After living here for the past 15 months, I’m ready to present my initial findings. I’ve decided to start at the beginning. With the basics. Remember in elementary school when you had to make a presentation about another country? Or maybe, like me, you are a former Girl Scout with World Thinking Day experience? Following in those traditions, I will share today about the food, weather and language. And throw in a few fun facts for color.
First, my three favorite things about living in England:
Spotting Weeping Angels
You might have thought my favorite thing about living here would have been being with my new husband. And that’s pretty nice, but honestly, no mosquitos is life changing. It means you can leave the windows open- with no screens! And outdoor activities and everyday leisure is unbelievably pleasant without those blood suckers. Here I am in the summer hiking near water with no bug bites in sight!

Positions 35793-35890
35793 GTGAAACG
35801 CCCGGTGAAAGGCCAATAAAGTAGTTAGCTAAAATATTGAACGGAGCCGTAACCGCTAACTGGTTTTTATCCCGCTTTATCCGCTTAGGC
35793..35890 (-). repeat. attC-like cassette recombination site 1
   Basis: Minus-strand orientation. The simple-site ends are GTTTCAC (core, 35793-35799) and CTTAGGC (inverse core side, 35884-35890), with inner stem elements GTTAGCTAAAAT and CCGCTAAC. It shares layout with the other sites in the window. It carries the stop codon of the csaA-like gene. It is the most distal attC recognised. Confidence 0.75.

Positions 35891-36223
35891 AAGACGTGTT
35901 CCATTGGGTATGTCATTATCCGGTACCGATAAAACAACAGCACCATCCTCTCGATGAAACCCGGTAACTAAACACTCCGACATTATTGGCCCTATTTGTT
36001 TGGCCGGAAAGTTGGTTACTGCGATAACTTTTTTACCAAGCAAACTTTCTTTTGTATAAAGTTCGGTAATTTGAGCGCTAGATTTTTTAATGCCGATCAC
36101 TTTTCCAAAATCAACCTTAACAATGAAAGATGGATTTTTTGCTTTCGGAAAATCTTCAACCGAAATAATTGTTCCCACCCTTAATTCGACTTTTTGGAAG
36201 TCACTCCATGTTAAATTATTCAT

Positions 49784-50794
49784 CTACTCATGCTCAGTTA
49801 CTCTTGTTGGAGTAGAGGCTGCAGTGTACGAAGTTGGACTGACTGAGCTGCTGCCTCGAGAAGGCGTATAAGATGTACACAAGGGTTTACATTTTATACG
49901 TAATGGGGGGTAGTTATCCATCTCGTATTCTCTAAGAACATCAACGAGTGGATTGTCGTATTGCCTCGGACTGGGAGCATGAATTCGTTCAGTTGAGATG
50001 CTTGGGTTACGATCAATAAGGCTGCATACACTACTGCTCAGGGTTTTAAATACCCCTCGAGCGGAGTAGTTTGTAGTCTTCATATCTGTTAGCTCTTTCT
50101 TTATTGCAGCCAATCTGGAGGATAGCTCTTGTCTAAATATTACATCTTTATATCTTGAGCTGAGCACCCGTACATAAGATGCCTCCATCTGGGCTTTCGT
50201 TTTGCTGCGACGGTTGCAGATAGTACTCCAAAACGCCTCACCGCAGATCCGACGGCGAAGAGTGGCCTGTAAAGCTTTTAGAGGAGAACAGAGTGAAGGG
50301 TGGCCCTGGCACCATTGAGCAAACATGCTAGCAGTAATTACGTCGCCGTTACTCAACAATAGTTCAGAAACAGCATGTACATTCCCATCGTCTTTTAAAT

The second delightfully surprising thing about life in England is the abundance of magpies. Which let’s be honest, I thought were a nursery rhyme make-believe creature. But they are real. And all over the place. And I still smile every time I spot one.
Speaking of spotting, I said my third favorite thing about England is spotting Weeping Angels. That might have been a little too specific. I just mean, it is cool to be out and about and see things like weeping angels, crooked spires, remnants of castles, watermills that look like hobbit houses, and all kinds of interesting landscapes and beautiful architecture. Take a look at the gallery below, and see if you can spot the weeping angel I photographed from my car… (tap on the photos to scroll through)
Back to the report.